Boyfriend's story didn't sound right: Said girlfriend fell Too much blood for that kind of injury, paramedic tells trial
The Gazette, March 22, 2006
By Katherine Wilton
When paramedics arrived at Kelly-Anne Drummond's Pierrefonds apartment on Oct. 3, 2004, her anxious boyfriend was standing in the hallway, gesturing for them to come inside quickly.
As they entered the kitchen, they spotted the 24-year-old woman lying unconscious on her back, a large pool of blood around her head.
"He kept saying she had a big hole behind her head," paramedic Martin Cadieux testified yesterday at the trial of Drummond's live-in boyfriend, Martin Morin-Cousineau. He is charged with second-degree murder.
"He said she was not breathing. He was very nervous."
Drummond died two days after being knifed near the base of her skull. A 9.5-centimetre-long blade was lodged in her skull, a brain scan showed.
Glass from the oven door was scattered around the kitchen. There also were several pieces of glass in Drummond's long hair, Cadieux testified, which led him to believe her head "may have come into contact with the oven door."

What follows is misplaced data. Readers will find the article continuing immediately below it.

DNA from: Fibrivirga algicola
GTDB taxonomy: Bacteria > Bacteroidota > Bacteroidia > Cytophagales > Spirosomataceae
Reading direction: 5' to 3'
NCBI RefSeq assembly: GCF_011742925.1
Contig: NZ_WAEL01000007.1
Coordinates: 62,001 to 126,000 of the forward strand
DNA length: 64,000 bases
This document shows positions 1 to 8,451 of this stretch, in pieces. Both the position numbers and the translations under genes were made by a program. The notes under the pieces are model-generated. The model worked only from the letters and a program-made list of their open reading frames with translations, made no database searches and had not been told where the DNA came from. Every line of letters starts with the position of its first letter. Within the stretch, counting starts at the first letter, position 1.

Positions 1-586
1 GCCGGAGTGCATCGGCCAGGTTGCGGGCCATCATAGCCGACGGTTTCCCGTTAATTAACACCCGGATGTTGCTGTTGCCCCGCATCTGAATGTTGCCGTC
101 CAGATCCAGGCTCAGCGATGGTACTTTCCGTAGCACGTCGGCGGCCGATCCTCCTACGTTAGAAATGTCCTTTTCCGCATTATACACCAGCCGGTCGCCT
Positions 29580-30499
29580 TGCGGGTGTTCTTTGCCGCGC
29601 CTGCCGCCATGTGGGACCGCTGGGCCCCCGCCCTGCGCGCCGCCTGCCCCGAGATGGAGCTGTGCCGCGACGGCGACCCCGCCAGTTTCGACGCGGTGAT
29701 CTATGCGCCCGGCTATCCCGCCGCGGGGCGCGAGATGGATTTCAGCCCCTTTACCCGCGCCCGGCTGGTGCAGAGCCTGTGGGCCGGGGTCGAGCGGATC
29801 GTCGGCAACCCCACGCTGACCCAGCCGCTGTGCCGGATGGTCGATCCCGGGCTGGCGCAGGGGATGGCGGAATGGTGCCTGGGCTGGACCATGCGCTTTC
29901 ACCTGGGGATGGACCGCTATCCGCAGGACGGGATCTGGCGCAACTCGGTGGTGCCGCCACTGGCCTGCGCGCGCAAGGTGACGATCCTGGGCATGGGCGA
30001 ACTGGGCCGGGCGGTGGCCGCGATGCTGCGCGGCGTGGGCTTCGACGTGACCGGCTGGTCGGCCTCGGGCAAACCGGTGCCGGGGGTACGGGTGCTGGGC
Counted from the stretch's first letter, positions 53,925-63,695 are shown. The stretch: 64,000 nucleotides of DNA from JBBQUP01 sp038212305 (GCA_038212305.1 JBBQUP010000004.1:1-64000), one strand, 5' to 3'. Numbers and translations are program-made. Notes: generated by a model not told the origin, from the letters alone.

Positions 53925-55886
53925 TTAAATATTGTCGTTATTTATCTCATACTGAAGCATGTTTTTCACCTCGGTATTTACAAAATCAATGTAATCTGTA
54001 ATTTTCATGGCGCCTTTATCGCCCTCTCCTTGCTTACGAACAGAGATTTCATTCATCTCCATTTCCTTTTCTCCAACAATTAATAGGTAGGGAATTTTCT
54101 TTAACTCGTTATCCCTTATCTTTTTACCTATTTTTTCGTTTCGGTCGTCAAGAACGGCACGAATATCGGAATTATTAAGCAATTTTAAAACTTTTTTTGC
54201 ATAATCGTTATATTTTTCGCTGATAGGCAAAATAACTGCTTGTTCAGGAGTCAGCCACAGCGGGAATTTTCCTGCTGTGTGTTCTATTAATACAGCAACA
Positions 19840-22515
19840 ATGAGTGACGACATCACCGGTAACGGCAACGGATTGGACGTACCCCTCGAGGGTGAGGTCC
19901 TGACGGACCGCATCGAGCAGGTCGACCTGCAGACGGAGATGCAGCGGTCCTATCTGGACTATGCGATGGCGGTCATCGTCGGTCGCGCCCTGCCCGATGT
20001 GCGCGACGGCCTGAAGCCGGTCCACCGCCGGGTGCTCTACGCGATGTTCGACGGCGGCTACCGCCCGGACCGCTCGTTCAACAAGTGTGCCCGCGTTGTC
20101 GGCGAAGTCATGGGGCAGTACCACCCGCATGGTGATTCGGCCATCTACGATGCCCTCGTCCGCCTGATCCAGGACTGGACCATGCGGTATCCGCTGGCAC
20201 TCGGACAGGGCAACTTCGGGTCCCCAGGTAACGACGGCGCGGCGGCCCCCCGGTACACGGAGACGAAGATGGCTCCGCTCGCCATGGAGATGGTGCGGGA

Cadieux said Morin-Cousineau told him that when he entered the kitchen after hearing something fall, his girlfriend was lying on the floor.
Barnet Wexler, another paramedic who was at the apartment, testified that after Drummond was taken to a hospital, he took the unusual step of using his digital camera to take pictures of the pool of blood.
Wexler said he "wanted to show the doctors how much blood was on the floor."
Wexler said he had been told that Drummond fell in the kitchen, but his many years of experience told him a fall would not lead to that much blood loss.
"It didn't seem right," he told the Quebec Superior Court jury.
"There was a lot of blood and it was already coagulating."
Montreal police Constable Frederic Martineau testified that when he arrived at the apartment that night, Morin-Cousineau told him he and Drummond had been arguing before she went into the kitchen.
Morin-Cousineau said he was sitting on the sofa when he heard something fall. He then told Martineau he found Drummond bleeding on the kitchen floor and called 911.
Martineau said he arrested Morin-Cousineau at the scene because he "didn't believe his version of the story."
When handcuffing Morin-Cousineau, the constable spotted blood on the fingernails of the suspect's left hand and on the left shoulder of his shirt.
Morin-Cousineau told the arresting office the blood was on his hands because he had touched Drummond's head.
While en route to a police operations centre in St. Laurent, Morin-Cousineau repeatedly asked, "Is she OK?" and "Can I go visit her in the hospital?" Martineau testified.
The trial continues today.